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GAO Study Requested by Waters Confirms Homelessness Much Worse Than Previously Reported

Today, Congresswoman Maxine Waters (D-CA), Chairwoman of the House Committee on Financial Services, issued the following statement after the U.S. Government Accountability Office (GAO) released a report entitled, “Homelessness: Better HUD Oversight of Data Collection Could Improve Estimates of Homeless Population,” following Waters’ 2018 request for a comprehensive study on the state of homelessness in America. Specifically, Waters requested that the study focus on factors that have led to recent increases in homelessness and review the methodology used by the U.S. Department of Housing and Urban Development (HUD) and local Continuums of Care (COCs) to determine how many people are experiencing homelessness.

“In 2018, I requested GAO complete a comprehensive study on the homelessness crisis in the U.S. to help us better address its root causes. Unsurprisingly, but troubling enough, the study found that the homelessness crisis in this country is likely worse than current estimates, due to an undercount of youth, immigrants, families, people in rural and remote areas, and those experiencing unsheltered homelessness. The U.S. is one of the richest, wealthiest, countries in the world, and it is shameful that so many across the nation, including in my city of Los Angeles, are living on the streets,” said Chairwoman Maxine Waters. “The truth is that homelessness is a symptom of bigger problems, like America’s rental housing crisis, that for too long have gone unaddressed. We can’t wait any longer to take bold action and it is why Congress must pass my Ending Homelessness Act to ensure every person experiencing homelessness has a place to call home. Now, as COVID-19 cases skyrocket and Republicans refuse to act, I will continue working to prevent an already terrible problem from getting worse.”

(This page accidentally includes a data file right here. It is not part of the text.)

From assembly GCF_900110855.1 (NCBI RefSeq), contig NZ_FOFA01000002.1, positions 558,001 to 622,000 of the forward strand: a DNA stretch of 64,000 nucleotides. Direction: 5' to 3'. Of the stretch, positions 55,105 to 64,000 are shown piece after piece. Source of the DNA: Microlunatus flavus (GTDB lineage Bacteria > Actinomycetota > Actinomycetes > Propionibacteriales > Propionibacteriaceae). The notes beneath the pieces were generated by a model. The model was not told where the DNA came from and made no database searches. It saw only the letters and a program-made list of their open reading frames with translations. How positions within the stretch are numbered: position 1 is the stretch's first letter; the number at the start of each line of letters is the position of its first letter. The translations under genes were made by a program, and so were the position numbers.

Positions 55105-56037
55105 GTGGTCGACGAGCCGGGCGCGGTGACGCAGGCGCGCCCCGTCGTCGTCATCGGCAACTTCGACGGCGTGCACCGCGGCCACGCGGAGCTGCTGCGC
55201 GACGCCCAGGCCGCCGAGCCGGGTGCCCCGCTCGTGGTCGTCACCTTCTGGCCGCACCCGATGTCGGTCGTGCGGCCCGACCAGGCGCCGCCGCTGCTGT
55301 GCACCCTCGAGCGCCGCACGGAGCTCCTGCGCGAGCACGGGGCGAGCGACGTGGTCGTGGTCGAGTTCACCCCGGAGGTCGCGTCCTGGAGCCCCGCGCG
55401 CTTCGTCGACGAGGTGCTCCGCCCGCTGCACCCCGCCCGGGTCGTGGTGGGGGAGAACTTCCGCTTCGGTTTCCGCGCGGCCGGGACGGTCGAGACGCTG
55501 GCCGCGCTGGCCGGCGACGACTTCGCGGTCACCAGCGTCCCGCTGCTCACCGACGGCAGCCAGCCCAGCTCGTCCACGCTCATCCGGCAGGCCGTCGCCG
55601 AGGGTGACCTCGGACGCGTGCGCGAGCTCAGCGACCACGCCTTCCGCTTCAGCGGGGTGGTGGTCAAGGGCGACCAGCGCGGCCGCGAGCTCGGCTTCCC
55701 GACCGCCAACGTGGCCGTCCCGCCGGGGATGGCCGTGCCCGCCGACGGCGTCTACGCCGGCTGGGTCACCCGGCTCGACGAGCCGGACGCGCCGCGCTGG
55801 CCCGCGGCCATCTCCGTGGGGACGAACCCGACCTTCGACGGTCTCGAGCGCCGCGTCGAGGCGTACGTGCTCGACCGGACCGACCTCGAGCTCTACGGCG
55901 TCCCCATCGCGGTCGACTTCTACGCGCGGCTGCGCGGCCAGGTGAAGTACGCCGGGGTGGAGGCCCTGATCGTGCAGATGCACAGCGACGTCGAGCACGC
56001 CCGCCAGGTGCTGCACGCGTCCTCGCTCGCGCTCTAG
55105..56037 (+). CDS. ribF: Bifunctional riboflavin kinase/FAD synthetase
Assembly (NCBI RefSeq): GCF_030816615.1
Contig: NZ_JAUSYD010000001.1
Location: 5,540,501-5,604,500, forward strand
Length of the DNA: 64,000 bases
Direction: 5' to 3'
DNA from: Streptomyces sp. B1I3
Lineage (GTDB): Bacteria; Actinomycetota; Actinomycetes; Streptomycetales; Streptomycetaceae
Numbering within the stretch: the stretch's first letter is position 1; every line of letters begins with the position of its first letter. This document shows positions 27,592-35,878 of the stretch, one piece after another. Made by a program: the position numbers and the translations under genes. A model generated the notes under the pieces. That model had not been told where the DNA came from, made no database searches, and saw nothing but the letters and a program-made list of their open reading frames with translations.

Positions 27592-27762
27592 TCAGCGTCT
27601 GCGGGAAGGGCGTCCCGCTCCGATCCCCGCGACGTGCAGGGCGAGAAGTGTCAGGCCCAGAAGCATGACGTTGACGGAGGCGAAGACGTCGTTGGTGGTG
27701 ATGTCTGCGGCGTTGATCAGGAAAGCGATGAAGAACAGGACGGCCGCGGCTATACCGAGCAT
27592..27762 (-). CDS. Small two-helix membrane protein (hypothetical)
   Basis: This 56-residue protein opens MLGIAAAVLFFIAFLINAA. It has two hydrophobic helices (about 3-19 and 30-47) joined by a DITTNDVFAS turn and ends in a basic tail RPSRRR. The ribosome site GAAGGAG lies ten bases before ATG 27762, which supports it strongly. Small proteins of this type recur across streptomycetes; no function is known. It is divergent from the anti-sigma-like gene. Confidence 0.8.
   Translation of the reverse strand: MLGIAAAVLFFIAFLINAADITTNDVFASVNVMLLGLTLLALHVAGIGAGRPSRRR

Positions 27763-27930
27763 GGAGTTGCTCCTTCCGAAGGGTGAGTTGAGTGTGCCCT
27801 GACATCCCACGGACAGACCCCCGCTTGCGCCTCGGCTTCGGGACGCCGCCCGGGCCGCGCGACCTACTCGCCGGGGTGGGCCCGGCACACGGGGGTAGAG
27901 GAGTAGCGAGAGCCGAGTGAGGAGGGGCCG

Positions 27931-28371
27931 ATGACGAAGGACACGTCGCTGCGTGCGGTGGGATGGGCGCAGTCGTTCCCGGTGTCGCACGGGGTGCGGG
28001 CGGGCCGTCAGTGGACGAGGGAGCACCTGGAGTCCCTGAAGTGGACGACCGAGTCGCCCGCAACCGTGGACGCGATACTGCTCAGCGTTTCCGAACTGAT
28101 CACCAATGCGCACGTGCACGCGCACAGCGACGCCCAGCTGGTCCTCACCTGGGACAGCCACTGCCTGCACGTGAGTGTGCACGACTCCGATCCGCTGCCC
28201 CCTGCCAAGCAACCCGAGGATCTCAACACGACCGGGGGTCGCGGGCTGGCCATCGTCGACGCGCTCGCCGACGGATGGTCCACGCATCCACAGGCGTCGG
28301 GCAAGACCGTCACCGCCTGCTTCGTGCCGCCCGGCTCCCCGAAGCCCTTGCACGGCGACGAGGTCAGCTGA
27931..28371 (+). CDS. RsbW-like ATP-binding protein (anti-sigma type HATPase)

Among the study’s key takeaways is the confirmation that increases in homelessness are directly related to the rental housing crisis in America. Specifically, the GAO found that the rate of homelessness increases about nine percent when there is $100 increase in median rental price. Additionally, the study found that the methodology for counting people experiencing homelessness has greater limitations and challenges in rural and remote areas that are likely leading to more significant under counting rather than a true indication that homelessness is less prevalent in rural and remote areas.

In 2019, Chairwoman Maxine Waters introduced H.R.5187, the Housing is Infrastructure Act of 2019, a bill to provide the necessary funding to improve the nation’s housing infrastructure and create jobs across the country, which was included in H.R. 2, the Moving Forward Act. Chairwoman Waters also introduced H.R. 1856, the Ending Homelessness Act of 2019, legislation that provides a comprehensive plan to ensure that every person experiencing homelessness in America has a place to call home. Chairwoman Waters first introduced the Ending Homelessness Act in 2016.

During the COVID-19 pandemic, Chairwoman Waters introduced H.R. 7301, the Emergency Housing Protections and Relief Act of 2020, legislation that includes a $100 billion emergency rental assistance fund and an extension of the federal eviction moratorium. Chairwoman Waters was instrumental in securing these same provisions in the Heroes Act.

Click here to access the report.


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